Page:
[arch-dev-public] O'Reilly book: Making Software

Allan McRae allan at archlinux.org
Mon Nov 22 22:20:41 CET 2010

On 23/11/10 07:09, Dieter Plaetinck wrote:
> On Mon, 22 Nov 2010 12:39:57 -0600
> Aaron Griffin<aaronmgriffin at gmail.com>  wrote:
>> My boss just brought this book over to my desk. It's one of those
>> theory books that's all about measuring lines of code and whatnot.
>> But the reason he brought it over, is Chapter 8: "Beyond Lines of
>> Code: Do We Need More Complex Metrics?". Two pages in, it begins with:
>> **Measuring the Source Code**
>> We have selected for our case study the ArchLinux software
>> distribution (http://archlinux.org), which contains thousands of
>> packages, all open source. ArchLinux is a lightweight GNU/Linux
>> distribution whose maintainers refuse to modify the source code
>> packaged for the distribution, in order to meet the goal of
>> drastically reducing the time that elapses between the official
>> release of a package and its integration into the distribution.
>> ...
>> Because of the size of ArchLinux, using it as a case study gives us
>> access to the original source code of thousands of open source
>> projects, through the build scripts used by ABS (see Example 8-1)
>> The chapter goes on with statistics and all that junk. They're not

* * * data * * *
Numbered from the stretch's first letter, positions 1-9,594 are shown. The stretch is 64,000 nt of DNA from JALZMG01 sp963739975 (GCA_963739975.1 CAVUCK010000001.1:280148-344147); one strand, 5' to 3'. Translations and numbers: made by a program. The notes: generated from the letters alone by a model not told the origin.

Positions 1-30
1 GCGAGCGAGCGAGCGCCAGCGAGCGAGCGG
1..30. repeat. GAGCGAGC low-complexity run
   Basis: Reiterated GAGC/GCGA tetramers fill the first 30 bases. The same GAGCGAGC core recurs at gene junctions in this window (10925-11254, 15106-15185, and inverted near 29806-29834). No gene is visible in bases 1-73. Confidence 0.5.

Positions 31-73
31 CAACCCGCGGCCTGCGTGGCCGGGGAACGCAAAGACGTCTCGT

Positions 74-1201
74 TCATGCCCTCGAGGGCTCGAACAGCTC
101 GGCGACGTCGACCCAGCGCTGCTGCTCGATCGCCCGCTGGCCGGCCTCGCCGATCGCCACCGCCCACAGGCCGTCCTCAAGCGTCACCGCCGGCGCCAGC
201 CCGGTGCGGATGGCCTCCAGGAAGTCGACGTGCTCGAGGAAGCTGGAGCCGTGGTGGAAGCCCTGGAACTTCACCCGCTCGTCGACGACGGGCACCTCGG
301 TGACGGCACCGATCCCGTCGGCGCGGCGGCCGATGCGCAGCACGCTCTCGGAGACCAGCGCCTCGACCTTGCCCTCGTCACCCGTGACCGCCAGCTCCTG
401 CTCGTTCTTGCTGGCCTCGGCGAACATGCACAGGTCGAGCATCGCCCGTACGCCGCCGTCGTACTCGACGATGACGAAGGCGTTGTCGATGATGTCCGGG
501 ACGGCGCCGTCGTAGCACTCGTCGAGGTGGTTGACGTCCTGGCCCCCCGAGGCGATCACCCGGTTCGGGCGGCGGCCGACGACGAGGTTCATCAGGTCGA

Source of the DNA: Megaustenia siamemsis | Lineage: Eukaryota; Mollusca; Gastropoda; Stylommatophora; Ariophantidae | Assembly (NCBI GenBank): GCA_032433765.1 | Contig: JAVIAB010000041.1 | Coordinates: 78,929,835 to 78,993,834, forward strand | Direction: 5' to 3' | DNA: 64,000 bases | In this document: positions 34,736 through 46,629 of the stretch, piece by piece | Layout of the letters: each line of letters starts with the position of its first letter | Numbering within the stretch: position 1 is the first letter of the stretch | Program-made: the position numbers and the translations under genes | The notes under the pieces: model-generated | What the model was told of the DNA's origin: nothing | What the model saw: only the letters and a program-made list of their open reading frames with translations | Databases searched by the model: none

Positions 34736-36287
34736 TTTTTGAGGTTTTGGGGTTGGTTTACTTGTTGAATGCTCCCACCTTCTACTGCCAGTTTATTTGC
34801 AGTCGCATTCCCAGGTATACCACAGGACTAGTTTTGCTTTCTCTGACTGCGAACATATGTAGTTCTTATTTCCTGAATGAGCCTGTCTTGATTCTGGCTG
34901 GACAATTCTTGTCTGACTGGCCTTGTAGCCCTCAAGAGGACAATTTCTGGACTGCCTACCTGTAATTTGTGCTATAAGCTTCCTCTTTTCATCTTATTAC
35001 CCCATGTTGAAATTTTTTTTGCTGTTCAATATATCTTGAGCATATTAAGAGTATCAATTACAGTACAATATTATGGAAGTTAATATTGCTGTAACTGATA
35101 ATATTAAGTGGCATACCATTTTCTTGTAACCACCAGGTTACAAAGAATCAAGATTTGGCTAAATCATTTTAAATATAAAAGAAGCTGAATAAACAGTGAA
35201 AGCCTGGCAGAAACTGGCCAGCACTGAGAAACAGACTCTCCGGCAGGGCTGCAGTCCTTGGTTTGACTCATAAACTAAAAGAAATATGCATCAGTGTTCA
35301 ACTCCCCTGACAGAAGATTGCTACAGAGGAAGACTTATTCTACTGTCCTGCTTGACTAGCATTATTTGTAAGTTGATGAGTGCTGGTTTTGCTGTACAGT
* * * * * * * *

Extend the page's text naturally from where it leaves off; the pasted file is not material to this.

>> studying Arch, but using Arch as a launch pad for getting large
>> amounts of open source source code for analysis. The numbers are
>> interesting:
>> The ArchLinux repositories contained 4096 packages (as of April 2010),
>> with some of the packages being different versions of the same
>> upstream project. After removing different versions, we obtained a
>> sample of 4015 packages, containing 1272748 source code files. Among
>> all those files, 576511 were written in C. However, there were
>> repeated files. In the overall sample, only 776573 were unique files;
>> in the C subsample, only 338831 were unique files. From these unique C
>> files, 212167 were nonheader files and 126664 were header files.
> hmmm.. 39% of all files in our packages are duplicates. That's
> interesting.  Wonder where they come from.

A lot of projects include sources from their dependencies inside their 


More information about the arch-dev-public mailing list